There are many ways to prepare your placenta for ingestion. Some women feel comfortable putting placenta in a smoothie, or creating a special recipe for it. Some women even consume it raw. These methods will work, but they limit the length of time you are able to utilize the benefits of placenta to a matter of days.

The preferred method of ingestion is by capsule. The placenta can be dried, ground, and encapsulated. The capsules can then be taken daily for a number of weeks. You reap all of the healthful benefits of placenta quickly, easily and discreetly, and the capsules will last indefinitely (for years). When you have recovered from childbirth, you can freeze the capsules and save them for menopause.

Placentas are rare and powerful - make the best use of the ONE available. Encapsulation is by far the optimum choice for ingestion and preservation.

Benefits Include:

• Increase general energy
• Allow a quicker return to health after birth
• Increase production of breast milk
• Decrease likelihood of baby blues and post natal depression
• Decrease likelihood of iron deficiency
• Decrease likelihood of insomnia or sleep disorders

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Courtney Ellis

Photo by Lindsey Kliewer


Medicinal Uses:

Many people of the world have known the secret power of the placenta as a medicinal supplement. Among the Chinese and Vietnamese, it is a customary practice to prepare the placenta for consumption by the mother. The placenta is thought to be rich in nutrients that the mother needs to recover more readily from childbirth. In Italy, women have been known to eat parts of the placenta to help with lactation. Hungarian women bite the plaenta to expedite the completion of labor. And knowledgeable midwives in this country have their birth mothers take bites of raw placenta to help stop hemorrhaging, due to its beneficial oxytocin content.

There are a variety of potential benefits to placentophagy. For one, the placenta contains vitamins and minerals that may help fight depression symptoms, such as vitamin B6. For another, the placenta is considered rich in iron and protein, which would be useful to women recovering from childbirth, and a particular benefit to vegetarian women.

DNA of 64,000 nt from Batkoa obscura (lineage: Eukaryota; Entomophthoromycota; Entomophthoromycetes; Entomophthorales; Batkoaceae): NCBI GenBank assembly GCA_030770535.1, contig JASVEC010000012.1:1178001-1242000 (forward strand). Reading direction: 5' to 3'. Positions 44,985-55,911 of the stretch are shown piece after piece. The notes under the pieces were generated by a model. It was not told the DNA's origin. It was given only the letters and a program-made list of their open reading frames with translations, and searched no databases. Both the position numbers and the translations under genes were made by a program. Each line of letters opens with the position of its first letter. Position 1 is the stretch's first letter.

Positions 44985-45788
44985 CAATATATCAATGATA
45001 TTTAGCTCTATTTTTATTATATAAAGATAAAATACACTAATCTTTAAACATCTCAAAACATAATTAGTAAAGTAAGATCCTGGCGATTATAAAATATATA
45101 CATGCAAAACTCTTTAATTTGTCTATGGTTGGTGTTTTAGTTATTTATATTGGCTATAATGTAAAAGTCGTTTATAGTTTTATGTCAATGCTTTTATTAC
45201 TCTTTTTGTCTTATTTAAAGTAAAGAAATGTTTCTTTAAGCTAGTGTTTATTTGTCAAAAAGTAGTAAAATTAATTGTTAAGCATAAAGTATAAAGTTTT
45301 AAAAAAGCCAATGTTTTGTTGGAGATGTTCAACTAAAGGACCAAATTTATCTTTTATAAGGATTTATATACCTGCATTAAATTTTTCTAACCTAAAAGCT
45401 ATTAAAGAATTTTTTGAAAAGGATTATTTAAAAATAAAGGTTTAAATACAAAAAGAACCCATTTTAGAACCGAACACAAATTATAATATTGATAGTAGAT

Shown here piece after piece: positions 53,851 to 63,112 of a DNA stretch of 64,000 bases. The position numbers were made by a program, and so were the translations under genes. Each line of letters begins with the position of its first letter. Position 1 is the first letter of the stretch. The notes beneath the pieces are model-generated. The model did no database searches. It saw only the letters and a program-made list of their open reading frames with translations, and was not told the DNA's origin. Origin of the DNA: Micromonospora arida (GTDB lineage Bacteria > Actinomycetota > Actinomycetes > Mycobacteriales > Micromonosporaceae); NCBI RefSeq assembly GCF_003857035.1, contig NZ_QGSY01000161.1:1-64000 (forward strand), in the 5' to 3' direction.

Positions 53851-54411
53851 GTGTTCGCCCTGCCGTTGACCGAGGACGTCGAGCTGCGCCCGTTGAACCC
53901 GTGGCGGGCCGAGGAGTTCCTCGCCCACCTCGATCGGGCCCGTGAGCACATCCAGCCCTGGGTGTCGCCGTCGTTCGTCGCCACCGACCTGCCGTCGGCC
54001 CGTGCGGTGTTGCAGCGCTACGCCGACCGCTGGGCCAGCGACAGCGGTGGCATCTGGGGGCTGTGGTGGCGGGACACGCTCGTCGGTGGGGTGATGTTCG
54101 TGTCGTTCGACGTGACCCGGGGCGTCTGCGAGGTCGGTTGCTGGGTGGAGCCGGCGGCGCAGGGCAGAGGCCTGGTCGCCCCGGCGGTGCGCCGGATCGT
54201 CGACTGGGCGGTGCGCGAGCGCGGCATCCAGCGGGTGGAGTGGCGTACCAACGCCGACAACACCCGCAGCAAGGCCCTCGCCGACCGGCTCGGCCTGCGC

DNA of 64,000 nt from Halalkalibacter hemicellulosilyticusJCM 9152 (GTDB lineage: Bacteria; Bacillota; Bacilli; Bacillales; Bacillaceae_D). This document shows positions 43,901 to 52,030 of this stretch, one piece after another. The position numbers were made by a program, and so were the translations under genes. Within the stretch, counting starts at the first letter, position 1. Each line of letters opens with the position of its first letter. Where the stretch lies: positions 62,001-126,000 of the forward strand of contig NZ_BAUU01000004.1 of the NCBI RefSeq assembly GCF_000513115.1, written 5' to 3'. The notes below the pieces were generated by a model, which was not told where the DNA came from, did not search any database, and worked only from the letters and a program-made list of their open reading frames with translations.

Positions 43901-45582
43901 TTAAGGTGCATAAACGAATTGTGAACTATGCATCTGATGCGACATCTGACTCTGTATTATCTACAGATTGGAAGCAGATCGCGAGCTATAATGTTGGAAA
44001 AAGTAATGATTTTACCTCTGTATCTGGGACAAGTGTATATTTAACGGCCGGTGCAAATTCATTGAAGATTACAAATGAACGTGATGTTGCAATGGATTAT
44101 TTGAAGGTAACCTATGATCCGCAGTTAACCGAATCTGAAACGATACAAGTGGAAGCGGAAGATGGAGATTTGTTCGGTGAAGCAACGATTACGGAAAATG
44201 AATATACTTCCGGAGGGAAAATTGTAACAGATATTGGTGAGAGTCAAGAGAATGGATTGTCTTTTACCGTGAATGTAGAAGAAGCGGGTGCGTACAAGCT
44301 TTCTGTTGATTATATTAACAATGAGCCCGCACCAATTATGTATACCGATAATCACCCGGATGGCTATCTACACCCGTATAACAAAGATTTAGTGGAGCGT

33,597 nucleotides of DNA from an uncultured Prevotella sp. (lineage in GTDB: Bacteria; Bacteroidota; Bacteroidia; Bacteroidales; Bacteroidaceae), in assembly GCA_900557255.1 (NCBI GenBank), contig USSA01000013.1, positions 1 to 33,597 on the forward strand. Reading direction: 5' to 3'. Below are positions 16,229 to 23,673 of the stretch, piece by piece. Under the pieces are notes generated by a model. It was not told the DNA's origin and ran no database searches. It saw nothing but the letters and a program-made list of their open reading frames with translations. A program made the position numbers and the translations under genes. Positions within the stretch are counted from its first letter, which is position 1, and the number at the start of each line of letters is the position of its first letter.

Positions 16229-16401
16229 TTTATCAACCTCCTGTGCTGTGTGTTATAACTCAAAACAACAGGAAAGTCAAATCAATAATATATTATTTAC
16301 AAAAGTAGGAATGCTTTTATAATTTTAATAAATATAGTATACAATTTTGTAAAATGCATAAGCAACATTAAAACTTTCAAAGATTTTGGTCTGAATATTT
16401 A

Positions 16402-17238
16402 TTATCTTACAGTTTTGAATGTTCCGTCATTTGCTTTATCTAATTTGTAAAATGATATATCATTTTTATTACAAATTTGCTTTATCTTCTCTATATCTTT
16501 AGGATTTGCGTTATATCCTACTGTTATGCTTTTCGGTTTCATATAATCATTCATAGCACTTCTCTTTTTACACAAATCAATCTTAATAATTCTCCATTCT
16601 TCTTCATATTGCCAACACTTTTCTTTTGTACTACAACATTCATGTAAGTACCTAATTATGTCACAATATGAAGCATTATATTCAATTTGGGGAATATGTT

Research on placentophagy is still in its infancy, although there is a large body of research beginning to develop on postpartum hormone fluctuations and health. Researchers from the National Institutes of Health (NIH) conducted a study that focused on CRH (Corticotropin-Releasing Hormone). CRH is a stress reducer, and is generally produced by the hypothalamus. During the last trimester of pregnancy, the placenta secretes so much CRH that the levels in the bloodstream increase threefold. However, it was also discovered that postpartum women have lower than average levels of CRH, triggering depressive symptoms.(1) They concluded that the placenta secreted so much CRH that the hypothalamus stopped producing it. Once the placenta was born, it took some time for the hypothalamus to get the signal that the CRH levels were low, and to begin producing it again. This is just another sign that there is likely a biological cause for the baby blues, directly related to hormone levels.

Traditional Chinese Medicine has been using placenta medicinally for thousands of years. One of the well-known TCM uses for placenta, or Zî hé che, is to help with insufficient lactation.(2) Interestingly enough, in 1954, researchers conducted a study on 210 women who were expected to have insufficient milk supply. They gave dried placenta to the women, and discovered that 86% of them had a positive increase in their milk production within a matter of days.(3) It is exciting to see that some scientific research has validated TCM theories of the benefits of placenta. More recent research has discovered that placentophagia could enhance pain tolerance by increasing the opium-like substances activated during childbirth.(4) This would obviously be beneficial during the postpartum healing process.

1. Baby blues - postpartum depression attributed to low levels of corticotropin-releasing hormone after placenta is gone; Discover; Dec 1995.
2. Chinese Herbal Medicine: Materia Medica.
3. Placenta as a Lactagogon; Gynaecologia 138: 617-627, 1954.
4. Placenta ingestion by rats enhances d- and ?-opioid antinociception, but suppresses µ-opioid antinociception; DiPirro, J.M. and Kristal M.B., Brain Research 1014: 22-23, 2004.

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